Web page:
Pain (running without shoes on a hard surface) will modify movement (heel strike to forefoot strike) but rarely creates skilful movements.
In practice: The effectiveness of running technique on reducing chronic injuries is directly influenced by the structural stability of the foot. The forces encountered whilst running do not magically "disappear" when you change your technique.
Skilful, forefront running reducing joint torques at the knee, hip and lower back but increases them at the foot and ankle joints. If you are going to run like a natural/ habitual barefoot runner you need to possess feet like a natural/ habitual barefoot runner - strong, flexible and stable. Practice toe-ga and squatting to accelerate your foot and ankle health.
In practice: Changing technique is never a 'quick fix' in any sport. Initially you will be running outside your comfort zone, mentally and physically which normally translates to a greater perceived effort, higher heart rates, shorter distances and slower times until you have fully adapted to a new technique.
'Economy' and 'Efficiency' are often used interchangeably in the media and in academic literature but they mean very different things. 'Economy' refers to the metabolic cost (energy) of getting from A to B. Efficiency refers to how much of the metabolic cost was productive- for example, speed/ time of getting from A to B. Changing your running technique will influence both Economy and Efficiency (but not necessarily for the better at first!).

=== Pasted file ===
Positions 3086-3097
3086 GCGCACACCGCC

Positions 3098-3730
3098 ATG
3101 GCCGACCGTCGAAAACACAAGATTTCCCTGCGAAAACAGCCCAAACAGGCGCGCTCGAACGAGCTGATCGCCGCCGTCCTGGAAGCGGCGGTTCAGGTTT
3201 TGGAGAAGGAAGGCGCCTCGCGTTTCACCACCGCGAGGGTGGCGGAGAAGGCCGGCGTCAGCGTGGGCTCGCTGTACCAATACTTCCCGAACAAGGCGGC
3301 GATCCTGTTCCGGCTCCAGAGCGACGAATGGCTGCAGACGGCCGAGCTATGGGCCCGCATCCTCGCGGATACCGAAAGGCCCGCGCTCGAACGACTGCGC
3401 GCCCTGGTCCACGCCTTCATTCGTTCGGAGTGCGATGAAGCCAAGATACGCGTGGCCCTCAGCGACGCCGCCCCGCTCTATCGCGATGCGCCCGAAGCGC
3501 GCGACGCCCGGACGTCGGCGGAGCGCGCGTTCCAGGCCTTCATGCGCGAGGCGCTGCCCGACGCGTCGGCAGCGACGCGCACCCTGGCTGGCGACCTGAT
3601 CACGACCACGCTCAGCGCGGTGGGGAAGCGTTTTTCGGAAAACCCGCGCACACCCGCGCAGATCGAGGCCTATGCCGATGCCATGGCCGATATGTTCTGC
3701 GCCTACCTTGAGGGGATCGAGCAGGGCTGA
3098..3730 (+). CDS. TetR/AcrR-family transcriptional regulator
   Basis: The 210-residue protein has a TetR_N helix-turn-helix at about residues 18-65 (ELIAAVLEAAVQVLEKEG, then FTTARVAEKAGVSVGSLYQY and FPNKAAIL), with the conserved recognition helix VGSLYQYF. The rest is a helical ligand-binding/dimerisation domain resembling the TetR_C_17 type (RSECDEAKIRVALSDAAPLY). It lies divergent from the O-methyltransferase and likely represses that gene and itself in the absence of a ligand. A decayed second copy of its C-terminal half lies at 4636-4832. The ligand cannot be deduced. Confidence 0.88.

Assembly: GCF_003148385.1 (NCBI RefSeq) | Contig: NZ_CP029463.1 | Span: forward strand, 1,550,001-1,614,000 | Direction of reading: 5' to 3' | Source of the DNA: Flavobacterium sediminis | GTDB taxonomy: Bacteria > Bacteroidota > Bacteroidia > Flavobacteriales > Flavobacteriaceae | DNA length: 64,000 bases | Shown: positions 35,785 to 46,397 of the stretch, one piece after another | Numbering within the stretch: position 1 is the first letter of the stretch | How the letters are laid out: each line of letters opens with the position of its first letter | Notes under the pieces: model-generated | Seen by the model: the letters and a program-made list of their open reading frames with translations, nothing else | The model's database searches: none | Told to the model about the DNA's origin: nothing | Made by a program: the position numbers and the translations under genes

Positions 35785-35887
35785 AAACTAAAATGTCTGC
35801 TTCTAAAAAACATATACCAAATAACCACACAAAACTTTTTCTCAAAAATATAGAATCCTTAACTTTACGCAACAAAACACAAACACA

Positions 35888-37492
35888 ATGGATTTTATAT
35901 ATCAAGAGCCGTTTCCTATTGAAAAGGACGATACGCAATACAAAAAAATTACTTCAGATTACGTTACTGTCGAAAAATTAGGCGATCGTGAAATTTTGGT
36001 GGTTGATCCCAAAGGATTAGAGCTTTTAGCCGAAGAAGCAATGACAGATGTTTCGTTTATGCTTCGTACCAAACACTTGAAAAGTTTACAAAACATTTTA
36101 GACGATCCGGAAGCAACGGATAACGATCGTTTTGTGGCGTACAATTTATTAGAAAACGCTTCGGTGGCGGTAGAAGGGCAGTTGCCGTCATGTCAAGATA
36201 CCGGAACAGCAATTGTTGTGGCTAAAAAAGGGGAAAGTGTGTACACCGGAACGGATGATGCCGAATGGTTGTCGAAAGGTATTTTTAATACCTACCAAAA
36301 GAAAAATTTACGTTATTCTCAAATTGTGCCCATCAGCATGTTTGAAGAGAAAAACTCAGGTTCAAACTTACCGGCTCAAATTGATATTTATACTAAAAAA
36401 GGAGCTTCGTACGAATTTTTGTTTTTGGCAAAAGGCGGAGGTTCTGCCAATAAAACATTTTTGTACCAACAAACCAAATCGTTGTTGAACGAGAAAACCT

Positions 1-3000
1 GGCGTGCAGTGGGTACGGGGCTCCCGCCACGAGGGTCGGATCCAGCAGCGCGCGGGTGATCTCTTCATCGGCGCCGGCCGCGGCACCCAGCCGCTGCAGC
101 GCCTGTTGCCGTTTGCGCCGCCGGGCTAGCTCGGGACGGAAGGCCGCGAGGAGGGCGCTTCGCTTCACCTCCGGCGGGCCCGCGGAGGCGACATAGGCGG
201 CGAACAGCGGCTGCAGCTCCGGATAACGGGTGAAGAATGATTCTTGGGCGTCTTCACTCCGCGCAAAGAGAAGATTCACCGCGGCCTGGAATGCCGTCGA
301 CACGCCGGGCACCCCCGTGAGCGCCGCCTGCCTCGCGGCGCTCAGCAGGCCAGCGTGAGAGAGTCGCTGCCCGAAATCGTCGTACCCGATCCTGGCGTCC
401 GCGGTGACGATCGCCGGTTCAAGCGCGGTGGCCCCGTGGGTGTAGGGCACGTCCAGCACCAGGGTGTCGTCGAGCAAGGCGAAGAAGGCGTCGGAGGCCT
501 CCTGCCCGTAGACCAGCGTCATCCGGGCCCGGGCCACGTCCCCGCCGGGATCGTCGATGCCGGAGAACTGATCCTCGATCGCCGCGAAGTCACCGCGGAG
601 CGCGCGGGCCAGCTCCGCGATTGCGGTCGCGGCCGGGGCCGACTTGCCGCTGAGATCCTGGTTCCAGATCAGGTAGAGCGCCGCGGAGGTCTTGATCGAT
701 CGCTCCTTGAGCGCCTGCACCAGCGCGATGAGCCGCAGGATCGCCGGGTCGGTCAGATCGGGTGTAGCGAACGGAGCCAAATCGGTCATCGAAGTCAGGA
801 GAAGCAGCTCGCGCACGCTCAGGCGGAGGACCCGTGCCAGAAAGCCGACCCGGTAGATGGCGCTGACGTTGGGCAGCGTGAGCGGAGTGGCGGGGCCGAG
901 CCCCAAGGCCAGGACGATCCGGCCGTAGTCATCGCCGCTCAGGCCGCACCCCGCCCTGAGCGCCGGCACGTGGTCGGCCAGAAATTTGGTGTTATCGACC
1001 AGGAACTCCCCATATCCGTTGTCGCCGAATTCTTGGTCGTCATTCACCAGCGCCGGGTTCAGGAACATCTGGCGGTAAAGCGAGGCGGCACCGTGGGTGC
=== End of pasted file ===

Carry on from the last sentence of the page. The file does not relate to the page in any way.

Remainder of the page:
From an evolutionary perspective, we know that humans have been running long distances for over 2 million years and the adaptations to our anatomy and physiology stimulated by endurance running are what separate us from our closest primate cousins.
Humans are the only upright, bipedal, running primates. Humans are particularly suited (evolved) as endurance runners with a unique ability to sweat (stay cool), have large hip muscles, short parallel toes, straight legs and long tendons compared to other primates. Early humans were persistent hunters, running down animals by tracking them over long distances, most of that running was done barefoot on hard, rough surfaces before modern humans invented footwear such as sandals or moccasins in the Upper Palaeolithicperiod about 40,000 years ago.
Present day human beings have evolved from 6,666 generations of hunter gatherers, 366 generations of farmers, 7 generations of industrialised city dwellers and 4 generations of sedentary modern humans.
“Nothing in biology makes sense except in the light of evolution” (Dobzhansky, 1972).
We can use the application of evolutionary biology to understand health and disease: humans evolved to live as simple hunter-gatherers in small tribal bands, natural light and food, bacteria and movement.
A very different way of life and environment to that faced by contemporary humans. This change makes present humans vulnerable to a number of health problems, termed ‘diseases of civilisation’.
Human beings are born with a typical primate spine which is ‘C’ shaped. As humans learn to sit, stand and walk, (software) under gravity, the spine begins to straighten and eventually become ’S’ shaped (hardware). With unusually big heads balancing on uniquely long spines, humans are susceptible to bad posture (lumbar flexion moments) and skeletal misalignment.
Modern human beings spend a large proportion of the day in a seated posture and, instead of regular healthy movement, do short bursts of high intensity, unnatural ‘exercise’. Regular, low intensity movement on two feet (under gravity) is the best anti-aging programme known to humans.